Free Essay: The Poor Law Amendment Act and Tackling Poverty The Poor Law of poor; relief was local and community controlled.1 The Poor Law Act.
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- Poor Law | British legislation | bourftaterbobs.tk
- The making of the New Poor Law: the politics of inquiry, enactment and implementation, 1832-39
- George Boyer, Cornell University
The nature of poor relief changed significantly after Spending increased sharply, as did the share of paupers who were prime-aged males. The changing nature of the Poor Law was caused in part by an increase in the extent of poverty among agricultural laborers.
Poor Law | British legislation | bourftaterbobs.tk
However, the increase in spending overestimates, perhaps significantly, the increase in poverty, because during this period politically-dominant farmers took advantage of the Poor Law to shift some of their labor costs onto other taxpayers. In the second half of the eighteenth century, a significant share of rural households in southern England suffered non-trivial declines in real income. Farmers responded to rising wheat prices by increasing their specialization in grain production as opposed to livestock.
Because the demand for labor is far more seasonal in grain production than in pastoral farming, the concentration in grain caused an increase in seasonal unemployment among farm laborers. The enclosure movement, and the plowing over of commons and waste land, reduced the access of rural households to land for growing food and grazing animals. Finally, employment opportunities in cottage industry declined, which reduced the ability of women and children to contribute to household income.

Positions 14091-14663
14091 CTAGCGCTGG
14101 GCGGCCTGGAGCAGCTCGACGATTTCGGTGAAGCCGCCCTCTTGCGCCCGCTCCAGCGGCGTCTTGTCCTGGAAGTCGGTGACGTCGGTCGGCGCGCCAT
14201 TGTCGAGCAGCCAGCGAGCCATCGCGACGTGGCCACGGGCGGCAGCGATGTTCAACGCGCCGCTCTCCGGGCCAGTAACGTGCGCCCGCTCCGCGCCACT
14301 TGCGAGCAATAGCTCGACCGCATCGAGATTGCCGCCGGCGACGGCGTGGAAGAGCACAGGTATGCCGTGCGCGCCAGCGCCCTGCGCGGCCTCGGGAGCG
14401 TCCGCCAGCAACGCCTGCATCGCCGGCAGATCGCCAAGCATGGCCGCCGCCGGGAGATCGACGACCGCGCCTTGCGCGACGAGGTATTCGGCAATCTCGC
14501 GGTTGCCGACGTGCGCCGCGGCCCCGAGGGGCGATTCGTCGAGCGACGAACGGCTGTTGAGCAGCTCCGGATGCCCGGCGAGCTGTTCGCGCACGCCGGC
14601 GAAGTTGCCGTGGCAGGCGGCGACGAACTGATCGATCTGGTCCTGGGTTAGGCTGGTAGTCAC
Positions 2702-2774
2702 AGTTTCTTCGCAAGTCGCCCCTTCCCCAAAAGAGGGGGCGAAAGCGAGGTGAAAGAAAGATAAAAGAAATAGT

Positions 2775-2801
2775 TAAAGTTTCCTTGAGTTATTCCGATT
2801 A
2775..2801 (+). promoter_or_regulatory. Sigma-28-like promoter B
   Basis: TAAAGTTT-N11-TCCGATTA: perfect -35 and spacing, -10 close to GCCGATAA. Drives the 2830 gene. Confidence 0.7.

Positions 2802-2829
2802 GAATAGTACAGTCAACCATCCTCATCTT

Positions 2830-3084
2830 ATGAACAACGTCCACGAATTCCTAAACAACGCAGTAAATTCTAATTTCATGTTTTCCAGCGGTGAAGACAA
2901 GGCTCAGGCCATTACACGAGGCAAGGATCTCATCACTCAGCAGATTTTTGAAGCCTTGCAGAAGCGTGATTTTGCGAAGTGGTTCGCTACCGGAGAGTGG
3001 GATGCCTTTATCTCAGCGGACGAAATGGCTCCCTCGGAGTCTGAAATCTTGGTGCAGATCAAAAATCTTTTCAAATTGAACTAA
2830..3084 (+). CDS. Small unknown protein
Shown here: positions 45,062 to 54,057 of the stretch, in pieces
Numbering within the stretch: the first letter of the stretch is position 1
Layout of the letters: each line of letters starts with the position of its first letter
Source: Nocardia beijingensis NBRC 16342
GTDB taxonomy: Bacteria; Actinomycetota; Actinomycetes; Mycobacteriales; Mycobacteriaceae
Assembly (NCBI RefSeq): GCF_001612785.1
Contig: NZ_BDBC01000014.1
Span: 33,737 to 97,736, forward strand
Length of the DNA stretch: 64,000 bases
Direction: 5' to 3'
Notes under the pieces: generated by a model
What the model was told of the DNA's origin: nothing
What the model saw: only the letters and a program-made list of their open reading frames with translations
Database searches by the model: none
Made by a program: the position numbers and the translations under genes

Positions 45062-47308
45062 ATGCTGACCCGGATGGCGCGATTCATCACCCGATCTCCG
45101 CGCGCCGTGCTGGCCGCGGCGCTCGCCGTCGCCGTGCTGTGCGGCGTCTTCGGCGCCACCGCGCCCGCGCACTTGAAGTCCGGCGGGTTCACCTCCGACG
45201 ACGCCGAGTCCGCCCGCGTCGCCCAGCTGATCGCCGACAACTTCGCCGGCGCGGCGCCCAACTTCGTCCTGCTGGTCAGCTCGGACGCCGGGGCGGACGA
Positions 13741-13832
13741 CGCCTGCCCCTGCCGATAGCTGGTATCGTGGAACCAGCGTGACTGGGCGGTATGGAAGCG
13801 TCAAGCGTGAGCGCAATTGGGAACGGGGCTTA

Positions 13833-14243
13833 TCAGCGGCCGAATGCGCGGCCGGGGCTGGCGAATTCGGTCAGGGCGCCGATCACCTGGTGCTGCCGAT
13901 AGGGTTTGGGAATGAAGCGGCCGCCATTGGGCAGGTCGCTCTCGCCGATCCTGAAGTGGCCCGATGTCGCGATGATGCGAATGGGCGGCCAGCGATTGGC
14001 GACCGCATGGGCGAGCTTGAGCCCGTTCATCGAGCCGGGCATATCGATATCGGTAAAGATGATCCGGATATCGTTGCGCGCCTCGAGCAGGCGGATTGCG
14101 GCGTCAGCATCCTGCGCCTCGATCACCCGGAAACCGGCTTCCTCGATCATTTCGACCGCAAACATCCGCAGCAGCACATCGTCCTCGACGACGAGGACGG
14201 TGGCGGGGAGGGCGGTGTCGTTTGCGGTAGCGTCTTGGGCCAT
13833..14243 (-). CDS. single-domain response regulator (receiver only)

The increase in seasonal unemployment, the decline of cottage industry, and the loss of common rights caused severe hardships for many rural southern households, especially during the winter months. The situation was different in the north and midlands, areas dominated by pastoral agriculture, where the demand for labor was relatively constant over the year.
Moreover, the beginnings of industrialization in the northwest, and in particular the rise of textile factories, led to increased employment opportunities for women and children. Largely in response to the decline in household income in the rural south, Parliament in sanctioned the granting of outdoor relief to able-bodied males. Relief expenditures were financed by a tax levied on all parishioners whose property value exceeded some minimum level. Poor relief was administered by the parish vestry, elected by the taxpayers. Large farmers used their political power to tailor the local administration of poor relief so as to lower their labor costs.
Farmers needed to pay their workers enough over the year to keep them from taking jobs elsewhere, either on other farms or in urban areas. They could do this by offering workers annual labor contracts. With both of these methods, farmers bore the entire cost required to keep their workers from leaving the farm. The Poor Law offered farmers another option.